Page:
Cash Advances Still Sting, but a Credit Card Loan? Maybe Less So

Alternatives for borrowing against your credit limit — if your card offers such features — can cost less than using your card at an ATM for fast cash.
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Written by Sara Rathner
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Edited by Kenley Young
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When you lack the money in your bank account to deal with an unexpected cost, a credit card cash advance is one way to get quick access to needed funds — but there are some major downsides. You’ll be on the hook for cash advance and ATM fees, along with interest that begins to accrue the moment you get the money.

And about that interest: According to data from the Federal Reserve of St. Louis, average APRs among cards that charged interest reached 20.4% in November 2022. That's already pretty high, and in many cases, interest rates specifically for cash advances are even higher than that.

In other words, that cash advance is going to cost you. 

However, you may have other, less expensive options, thanks to credit card loan programs that let you borrow against your card's existing credit limit — which is essentially what you do when you request a traditional cash advance. But unlike a cash advance, these newer loan programs have several benefits:

  • A fixed interest rate for the life of the loan. 

  • No separate loan application or credit check is required.

  • No fees in many cases, beyond your interest payments (or any potential late payments).

  • A transparent process that lets you see what options you’d be eligible for and what the monthly cost of each option would be.

New ways to borrow against your credit limit

Among major lenders, both Chase and Citi offer these types of loans to qualifying cardholders. You can see what you’d potentially be eligible for by logging in to your account online or through the Chase or Citi apps.  

My Chase Loan

My Chase Loan allows you to borrow a minimum of $500. You’ll be given the option of several payment plans of varying terms — for example, you might be able to choose something like a six-month or 12-month plan, potentially at a much lower APR (think single digits) than your card's ongoing variable rate for purchases. (Your rate and terms will vary based on your creditworthiness.) You’ll also see what the monthly payment would be with each loan option. Your loan payment will be added to your credit card minimum payment each month until you pay it off. There’s no penalty if you decide to pay off your loan early. Terms apply.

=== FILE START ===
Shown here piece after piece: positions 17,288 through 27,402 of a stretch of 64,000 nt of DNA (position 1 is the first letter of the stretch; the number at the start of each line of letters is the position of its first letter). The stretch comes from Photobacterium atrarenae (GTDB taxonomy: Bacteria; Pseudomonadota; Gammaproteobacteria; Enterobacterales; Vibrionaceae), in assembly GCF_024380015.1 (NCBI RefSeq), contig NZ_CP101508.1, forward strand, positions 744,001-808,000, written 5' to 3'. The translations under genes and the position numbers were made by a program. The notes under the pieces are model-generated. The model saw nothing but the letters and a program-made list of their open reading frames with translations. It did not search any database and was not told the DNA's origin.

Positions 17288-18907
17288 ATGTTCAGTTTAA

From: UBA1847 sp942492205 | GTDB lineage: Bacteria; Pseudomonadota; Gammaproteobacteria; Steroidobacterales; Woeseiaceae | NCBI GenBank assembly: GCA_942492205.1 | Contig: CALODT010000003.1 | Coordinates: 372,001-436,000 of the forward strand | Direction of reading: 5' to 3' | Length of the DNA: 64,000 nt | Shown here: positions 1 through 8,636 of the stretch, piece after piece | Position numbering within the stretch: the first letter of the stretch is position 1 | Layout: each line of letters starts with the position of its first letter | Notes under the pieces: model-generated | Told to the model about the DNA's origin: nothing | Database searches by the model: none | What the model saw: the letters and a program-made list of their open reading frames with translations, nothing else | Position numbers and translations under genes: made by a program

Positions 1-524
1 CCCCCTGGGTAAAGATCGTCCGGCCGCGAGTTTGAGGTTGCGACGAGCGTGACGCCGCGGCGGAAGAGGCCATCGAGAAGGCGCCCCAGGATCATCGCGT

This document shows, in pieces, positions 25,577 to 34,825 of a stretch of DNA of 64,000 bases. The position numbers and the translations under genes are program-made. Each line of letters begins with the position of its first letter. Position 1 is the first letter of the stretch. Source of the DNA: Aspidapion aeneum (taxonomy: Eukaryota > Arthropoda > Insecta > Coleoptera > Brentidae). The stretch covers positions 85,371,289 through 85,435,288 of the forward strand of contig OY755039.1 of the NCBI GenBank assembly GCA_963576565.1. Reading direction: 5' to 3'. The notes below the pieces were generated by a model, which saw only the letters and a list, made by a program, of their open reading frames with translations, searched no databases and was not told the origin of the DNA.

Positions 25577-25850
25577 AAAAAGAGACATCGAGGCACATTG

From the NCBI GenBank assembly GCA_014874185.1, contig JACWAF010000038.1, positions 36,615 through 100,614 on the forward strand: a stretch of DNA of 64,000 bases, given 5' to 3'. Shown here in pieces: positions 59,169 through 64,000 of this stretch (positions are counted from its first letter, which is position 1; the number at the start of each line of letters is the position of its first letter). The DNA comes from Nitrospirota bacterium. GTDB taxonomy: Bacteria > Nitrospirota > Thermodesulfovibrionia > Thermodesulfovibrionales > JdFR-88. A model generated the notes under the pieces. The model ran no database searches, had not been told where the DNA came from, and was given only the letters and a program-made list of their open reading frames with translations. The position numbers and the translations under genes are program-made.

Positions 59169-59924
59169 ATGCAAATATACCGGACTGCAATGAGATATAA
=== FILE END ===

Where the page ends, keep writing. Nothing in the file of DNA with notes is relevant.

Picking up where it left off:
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Citi Flex Loan

A Citi Flex Loan operates similarly: Borrow a minimum of $500 at a fixed APR for a set period of time. You’ll be able to choose from loans of different amounts and lengths, and you’ll see what your monthly payment will be based on the terms you choose. Your payment will be included with your minimum monthly credit card payment each month. Terms apply.

Beyond these loan programs from big players, you may have other options. For instance, hybrid products from a startup called Upgrade can be used to make purchases, as you would with a traditional credit card, but you pay off your bill in fixed installments at a set APR, as you would with a personal loan. You can also borrow against your credit limit by requesting that cash be deposited in your account. APRs and terms vary, but it may still be much less expensive than a cash advance.

Potential drawbacks

Both of these loan programs offer access to money relatively quickly for a lower cost than a cash advance, but there can be downsides:

  • You don’t get cash in hand immediately. With My Chase Loan, the borrowed money may take one to two business days to be direct-deposited into your account. Citi Flex Loans can also come in the form of a direct deposit, which takes as little as a business day, or a mailed check, which takes however long the mail takes.

  • Interest rates may not be competitive with personal loans. Depending on what you qualify for, you may be eligible for lower rates on other types of loans (though for a personal loan, you do need to apply and go through a credit check). If you have a little more time to shop around, it could be worth seeing how else you can get the money you need.

  • You’ll still pay interest. If you need money for upcoming purchases, there are other possible payment options charging no interest, though you may be subject to a fee.

Alternatives to consider

If you have expensive purchases coming up, there are ways to use credit cards to delay interest payments or split up payments:

  • A buy now, pay later-like plan through your credit card — like My Chase Plan or Citi Flex Pay — allows you to split a larger charge into monthly installments that are added onto your credit card bill. With Chase, you’ll pay a fixed monthly fee, while with Citi’s plan, you'll be charged interest. Many other major issuers offer some version of these plans. But whether you opt into an installment plan through your credit card or through a third-party buy now, pay later service, exercise caution. A September 2022 report from the Consumer Financial Protection Bureau identifies costly risks associated with these plans, including the likelihood of spending more and the risk of being unable to afford payments if you stack multiple loans at once.

  • A credit card with a 0% interest promotion on new purchases can give you a year or more, depending on the card, to pay down a balance interest-free. Just know that if you have any remaining debt when the promotion ends, you’ll begin to be charged the card’s usual interest rate.

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